November is “Bladder Health Month” – a good time to learn more about this vital organ and how it can affect your overall health and well-being.
The bladder is part of your urinary tract – a hollow organ in your lower belly (pelvis) that stores urine. This is the liquid waste that’s made by the kidneys. Urine flows away from each kidney through a tube called a ureter. The ureters carry the urine into your bladder.
The urine stays in your bladder until you let it pass out of your body through another tube called the urethra. You use ring-shaped muscles called sphincter muscles to control urine flow.
Over 25 million Americans suffer from some form of urinary incontinence – the inability to control urine flow. Other ailments and issues include bladder cancer and urotraumatic injuries, among others.
Common symptoms include:
- Urgency – Having the strong urge to urinate
- Frequency – Urinating more often than usual
- Nocturia – Waking to urinate
- Dysuria – Painful urination
- Nocturnal enuresis – Leaking urine while sleeping
Consider the following questions. If the answer to any is “yes,” you may be suffering from urinary incontinence:
- Do you have trouble making it to the bathroom in time?
- Do you experience dribbling or leaking of urine with sneezing, laughing, or physical activity?
- Are you getting up multiple times during the night to use the bathroom?
- Do you wear a pad, as you are concerned that you may have urine leakage?
If you or a loved one lives with these burdens, you are not alone. Millions of men and women of all ages struggle with incontinence.
There are many causes of urinary incontinence. One of the most common is pelvic floor disorder, caused by the weakening of the pelvic floor muscles. Weakened muscles can result from aging, other medical conditions, chronic constipation, or childbirth – even years later. Other common causes include urinary tract infections or use of diuretics.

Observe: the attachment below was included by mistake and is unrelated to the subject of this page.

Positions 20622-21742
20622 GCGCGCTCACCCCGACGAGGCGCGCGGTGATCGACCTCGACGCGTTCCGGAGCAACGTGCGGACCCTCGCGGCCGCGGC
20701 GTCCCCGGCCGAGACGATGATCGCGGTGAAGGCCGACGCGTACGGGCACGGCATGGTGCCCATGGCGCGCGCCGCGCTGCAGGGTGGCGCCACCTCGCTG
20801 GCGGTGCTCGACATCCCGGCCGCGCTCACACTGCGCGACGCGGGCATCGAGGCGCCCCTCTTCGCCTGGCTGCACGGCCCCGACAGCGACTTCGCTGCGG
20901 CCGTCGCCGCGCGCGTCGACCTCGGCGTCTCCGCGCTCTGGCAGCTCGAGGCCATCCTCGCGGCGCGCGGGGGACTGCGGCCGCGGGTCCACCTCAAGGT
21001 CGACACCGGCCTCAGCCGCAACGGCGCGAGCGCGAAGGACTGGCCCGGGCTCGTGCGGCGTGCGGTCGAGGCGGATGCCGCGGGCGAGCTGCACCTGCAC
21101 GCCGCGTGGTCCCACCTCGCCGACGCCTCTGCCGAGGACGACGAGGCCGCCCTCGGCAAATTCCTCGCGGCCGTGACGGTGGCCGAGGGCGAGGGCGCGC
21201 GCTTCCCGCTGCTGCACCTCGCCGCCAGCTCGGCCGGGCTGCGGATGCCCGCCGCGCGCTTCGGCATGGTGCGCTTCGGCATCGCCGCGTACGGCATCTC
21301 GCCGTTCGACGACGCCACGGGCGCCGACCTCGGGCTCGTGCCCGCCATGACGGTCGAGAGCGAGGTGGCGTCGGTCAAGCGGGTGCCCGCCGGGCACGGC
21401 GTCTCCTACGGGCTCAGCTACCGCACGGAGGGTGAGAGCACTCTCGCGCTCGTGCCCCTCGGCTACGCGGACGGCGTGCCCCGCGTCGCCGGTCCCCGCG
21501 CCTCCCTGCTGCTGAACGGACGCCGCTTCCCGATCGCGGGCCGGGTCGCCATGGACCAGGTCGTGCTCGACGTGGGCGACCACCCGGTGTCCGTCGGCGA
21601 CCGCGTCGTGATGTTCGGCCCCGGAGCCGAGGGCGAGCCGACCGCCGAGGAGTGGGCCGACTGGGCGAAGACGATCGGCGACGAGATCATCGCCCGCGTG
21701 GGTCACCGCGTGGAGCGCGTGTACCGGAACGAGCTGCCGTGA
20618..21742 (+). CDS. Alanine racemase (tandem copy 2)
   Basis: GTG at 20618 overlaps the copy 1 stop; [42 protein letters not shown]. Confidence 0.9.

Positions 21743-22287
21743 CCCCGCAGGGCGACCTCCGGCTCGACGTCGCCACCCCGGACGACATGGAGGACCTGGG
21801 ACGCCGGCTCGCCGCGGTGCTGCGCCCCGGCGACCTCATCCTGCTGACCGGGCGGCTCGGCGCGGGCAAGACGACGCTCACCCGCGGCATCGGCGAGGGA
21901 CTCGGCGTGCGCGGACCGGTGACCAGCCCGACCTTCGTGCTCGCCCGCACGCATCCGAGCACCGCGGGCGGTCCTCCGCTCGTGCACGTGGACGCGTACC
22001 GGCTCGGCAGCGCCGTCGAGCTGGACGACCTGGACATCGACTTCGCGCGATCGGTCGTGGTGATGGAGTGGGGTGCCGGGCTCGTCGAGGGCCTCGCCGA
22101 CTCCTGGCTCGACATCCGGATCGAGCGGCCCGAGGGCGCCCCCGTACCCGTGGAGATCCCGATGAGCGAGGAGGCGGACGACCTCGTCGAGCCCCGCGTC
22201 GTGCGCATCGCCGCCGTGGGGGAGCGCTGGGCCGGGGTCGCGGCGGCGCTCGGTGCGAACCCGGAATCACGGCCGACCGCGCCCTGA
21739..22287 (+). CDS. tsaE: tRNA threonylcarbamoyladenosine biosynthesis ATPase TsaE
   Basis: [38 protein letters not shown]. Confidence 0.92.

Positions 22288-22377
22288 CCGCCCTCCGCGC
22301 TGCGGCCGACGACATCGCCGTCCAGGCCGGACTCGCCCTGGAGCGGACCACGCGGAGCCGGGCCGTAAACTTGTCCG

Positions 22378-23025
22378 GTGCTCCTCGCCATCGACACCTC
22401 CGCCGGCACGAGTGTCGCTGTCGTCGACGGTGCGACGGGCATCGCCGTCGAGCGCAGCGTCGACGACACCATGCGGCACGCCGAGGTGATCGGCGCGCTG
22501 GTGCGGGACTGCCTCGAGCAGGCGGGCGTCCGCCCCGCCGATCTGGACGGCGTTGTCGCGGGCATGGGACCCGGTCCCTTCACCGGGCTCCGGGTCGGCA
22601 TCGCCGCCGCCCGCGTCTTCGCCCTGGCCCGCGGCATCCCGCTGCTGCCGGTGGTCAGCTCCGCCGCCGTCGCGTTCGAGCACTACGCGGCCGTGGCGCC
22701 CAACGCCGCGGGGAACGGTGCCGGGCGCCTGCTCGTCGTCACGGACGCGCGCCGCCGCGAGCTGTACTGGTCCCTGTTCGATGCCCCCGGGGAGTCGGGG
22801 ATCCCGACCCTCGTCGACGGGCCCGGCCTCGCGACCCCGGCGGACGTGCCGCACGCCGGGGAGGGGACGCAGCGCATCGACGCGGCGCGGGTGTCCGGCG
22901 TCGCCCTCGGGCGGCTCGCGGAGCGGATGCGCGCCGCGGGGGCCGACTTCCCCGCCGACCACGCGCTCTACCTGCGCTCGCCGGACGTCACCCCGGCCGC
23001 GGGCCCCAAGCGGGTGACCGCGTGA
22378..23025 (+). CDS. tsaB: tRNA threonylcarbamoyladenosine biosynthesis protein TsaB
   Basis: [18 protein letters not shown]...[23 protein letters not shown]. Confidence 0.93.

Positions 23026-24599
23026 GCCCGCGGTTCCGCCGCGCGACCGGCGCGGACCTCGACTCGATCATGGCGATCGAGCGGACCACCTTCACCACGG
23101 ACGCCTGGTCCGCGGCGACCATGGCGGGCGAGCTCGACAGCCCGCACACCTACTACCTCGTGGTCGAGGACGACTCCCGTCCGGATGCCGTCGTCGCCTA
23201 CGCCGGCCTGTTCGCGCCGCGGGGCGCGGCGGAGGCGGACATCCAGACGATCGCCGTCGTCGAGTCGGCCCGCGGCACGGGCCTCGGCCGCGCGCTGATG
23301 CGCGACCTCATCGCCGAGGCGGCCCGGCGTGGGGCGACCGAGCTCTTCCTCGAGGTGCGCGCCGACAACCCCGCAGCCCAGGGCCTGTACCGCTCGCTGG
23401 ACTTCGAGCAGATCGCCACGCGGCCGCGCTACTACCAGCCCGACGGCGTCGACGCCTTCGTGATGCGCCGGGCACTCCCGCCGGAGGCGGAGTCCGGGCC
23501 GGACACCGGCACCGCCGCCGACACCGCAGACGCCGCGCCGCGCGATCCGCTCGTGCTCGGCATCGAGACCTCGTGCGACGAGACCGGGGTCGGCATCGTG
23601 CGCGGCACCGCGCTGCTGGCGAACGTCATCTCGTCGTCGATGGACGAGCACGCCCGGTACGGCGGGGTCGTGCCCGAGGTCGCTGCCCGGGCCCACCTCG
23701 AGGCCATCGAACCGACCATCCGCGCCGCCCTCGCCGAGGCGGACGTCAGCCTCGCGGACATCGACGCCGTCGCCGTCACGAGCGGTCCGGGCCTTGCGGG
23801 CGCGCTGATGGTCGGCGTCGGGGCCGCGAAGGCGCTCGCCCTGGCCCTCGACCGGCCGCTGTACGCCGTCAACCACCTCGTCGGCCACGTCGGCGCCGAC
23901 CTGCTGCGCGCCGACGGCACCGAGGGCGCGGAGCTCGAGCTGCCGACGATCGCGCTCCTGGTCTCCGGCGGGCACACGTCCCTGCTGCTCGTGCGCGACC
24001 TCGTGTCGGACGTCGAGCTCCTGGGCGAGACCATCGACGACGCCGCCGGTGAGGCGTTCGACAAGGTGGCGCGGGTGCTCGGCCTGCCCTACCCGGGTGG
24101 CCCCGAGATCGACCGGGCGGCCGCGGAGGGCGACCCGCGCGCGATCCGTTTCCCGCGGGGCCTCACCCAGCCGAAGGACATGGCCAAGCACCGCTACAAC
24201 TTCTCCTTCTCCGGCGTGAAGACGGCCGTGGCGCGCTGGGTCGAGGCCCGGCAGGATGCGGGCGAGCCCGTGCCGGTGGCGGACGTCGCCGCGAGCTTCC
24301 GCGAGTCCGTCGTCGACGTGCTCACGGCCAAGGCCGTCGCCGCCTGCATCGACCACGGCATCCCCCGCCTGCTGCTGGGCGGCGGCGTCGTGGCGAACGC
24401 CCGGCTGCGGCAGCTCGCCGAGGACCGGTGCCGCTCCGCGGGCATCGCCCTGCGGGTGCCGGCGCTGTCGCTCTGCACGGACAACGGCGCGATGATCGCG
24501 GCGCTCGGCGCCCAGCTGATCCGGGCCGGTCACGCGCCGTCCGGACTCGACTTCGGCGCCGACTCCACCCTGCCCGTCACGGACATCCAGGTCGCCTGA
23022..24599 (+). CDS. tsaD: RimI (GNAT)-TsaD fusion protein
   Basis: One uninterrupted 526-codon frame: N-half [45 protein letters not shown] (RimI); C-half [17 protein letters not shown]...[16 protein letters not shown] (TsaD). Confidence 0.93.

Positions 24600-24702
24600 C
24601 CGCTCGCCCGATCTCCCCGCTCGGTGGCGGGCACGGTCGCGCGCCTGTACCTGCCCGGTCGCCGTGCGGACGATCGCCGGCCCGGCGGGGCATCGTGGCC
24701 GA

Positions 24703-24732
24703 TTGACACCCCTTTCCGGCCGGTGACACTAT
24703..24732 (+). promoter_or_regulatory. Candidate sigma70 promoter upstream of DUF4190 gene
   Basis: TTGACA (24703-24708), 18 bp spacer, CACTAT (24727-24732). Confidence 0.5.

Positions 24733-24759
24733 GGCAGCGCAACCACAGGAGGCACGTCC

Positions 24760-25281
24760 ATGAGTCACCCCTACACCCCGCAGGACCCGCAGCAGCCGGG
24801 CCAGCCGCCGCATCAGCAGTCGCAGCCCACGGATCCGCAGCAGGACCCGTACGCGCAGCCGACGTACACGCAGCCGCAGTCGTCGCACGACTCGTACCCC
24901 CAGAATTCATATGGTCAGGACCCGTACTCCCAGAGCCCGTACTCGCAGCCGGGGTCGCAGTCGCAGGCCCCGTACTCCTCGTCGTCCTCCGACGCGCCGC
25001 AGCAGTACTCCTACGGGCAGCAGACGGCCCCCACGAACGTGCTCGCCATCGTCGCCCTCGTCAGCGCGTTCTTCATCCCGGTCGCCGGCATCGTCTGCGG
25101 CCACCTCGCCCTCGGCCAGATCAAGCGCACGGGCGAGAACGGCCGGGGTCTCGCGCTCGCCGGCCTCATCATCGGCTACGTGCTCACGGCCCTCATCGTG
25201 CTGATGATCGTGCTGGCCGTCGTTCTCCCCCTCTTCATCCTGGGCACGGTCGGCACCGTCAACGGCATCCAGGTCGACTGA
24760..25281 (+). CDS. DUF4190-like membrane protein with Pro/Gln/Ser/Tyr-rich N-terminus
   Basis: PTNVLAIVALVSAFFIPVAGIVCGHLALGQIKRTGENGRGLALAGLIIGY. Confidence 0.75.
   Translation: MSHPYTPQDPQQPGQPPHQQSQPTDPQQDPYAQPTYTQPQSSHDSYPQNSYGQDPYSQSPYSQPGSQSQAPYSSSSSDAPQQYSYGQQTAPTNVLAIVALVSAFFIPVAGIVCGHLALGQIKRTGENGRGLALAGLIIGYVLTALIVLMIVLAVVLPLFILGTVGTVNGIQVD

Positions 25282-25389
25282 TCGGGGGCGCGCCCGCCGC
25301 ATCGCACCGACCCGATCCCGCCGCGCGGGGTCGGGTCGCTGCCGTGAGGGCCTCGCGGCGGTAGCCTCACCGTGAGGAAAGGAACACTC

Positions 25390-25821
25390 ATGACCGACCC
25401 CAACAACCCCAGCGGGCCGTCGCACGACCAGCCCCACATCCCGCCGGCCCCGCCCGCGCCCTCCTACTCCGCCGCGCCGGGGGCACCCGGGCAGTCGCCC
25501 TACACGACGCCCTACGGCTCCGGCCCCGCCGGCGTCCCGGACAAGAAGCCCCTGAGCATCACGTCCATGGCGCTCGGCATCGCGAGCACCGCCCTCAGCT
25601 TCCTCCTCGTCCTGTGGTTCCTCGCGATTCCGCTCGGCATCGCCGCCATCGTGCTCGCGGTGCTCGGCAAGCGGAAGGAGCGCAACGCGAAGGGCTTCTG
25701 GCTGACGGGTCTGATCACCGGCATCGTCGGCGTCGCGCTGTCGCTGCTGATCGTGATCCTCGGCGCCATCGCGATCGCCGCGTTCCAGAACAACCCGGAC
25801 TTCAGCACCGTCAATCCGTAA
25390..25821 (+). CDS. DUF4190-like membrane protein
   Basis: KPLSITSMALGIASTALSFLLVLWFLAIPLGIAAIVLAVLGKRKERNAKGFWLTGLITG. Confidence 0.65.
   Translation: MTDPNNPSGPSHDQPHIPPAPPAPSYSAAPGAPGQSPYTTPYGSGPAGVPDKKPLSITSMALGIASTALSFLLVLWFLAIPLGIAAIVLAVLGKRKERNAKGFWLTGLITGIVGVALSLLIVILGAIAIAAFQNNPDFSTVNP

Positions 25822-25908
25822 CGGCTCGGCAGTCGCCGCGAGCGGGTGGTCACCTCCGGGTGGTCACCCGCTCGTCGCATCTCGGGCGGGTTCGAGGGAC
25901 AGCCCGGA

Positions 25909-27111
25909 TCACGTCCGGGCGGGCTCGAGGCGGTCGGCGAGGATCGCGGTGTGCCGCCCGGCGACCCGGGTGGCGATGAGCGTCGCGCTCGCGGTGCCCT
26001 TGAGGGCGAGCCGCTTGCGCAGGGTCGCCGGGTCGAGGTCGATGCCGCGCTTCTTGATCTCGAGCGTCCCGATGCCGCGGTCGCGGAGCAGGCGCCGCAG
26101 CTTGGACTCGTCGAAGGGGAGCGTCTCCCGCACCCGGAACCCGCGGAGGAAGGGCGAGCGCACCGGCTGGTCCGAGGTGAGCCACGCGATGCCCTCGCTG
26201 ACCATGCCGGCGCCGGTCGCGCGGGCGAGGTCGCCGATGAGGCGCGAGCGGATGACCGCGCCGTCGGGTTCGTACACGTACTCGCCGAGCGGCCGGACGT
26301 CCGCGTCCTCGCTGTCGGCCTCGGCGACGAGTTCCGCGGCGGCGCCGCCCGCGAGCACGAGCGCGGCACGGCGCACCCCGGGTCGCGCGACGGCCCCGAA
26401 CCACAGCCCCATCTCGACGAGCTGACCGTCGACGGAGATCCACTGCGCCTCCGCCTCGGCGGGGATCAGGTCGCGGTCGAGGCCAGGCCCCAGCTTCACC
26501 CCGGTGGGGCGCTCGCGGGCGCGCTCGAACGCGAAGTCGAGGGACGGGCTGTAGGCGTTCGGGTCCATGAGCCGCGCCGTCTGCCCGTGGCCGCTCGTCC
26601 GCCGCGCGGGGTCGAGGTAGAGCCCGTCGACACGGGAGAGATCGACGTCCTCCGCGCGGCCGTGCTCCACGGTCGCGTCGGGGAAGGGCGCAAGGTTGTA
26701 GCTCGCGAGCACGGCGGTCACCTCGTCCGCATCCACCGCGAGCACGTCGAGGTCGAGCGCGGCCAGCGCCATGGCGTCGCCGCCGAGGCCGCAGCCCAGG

The good news is that many people can correct these problems with a specialized therapy program – and home healthcare can help. There’s no need to live with close calls, sudden urges, or inconvenient bathroom visits. It’s easy to do in the privacy of your home, without worry about side effects.
Treatments like lifestyle changes, exercise, and medication are effective for most patients. In-home continence control programs, administered by specially trained therapists, can create individualized treatment plans. In some rare cases surgery is required.
Unfortunately, there is a certain social stigma and level of unease in discussing issues related to bladder health, and some people are still uncomfortable bringing these issues to the attention of their healthcare provider.
The good news is that this unease can be overcome with education. Knowing more leads to increased confidence and awareness as sufferers learn that they are not alone. If you or a loved one experience bladder health issues, don’t hesitate to talk with your physician.
For us, it’s all about helping people. To learn more, please visit lhcgroup.com.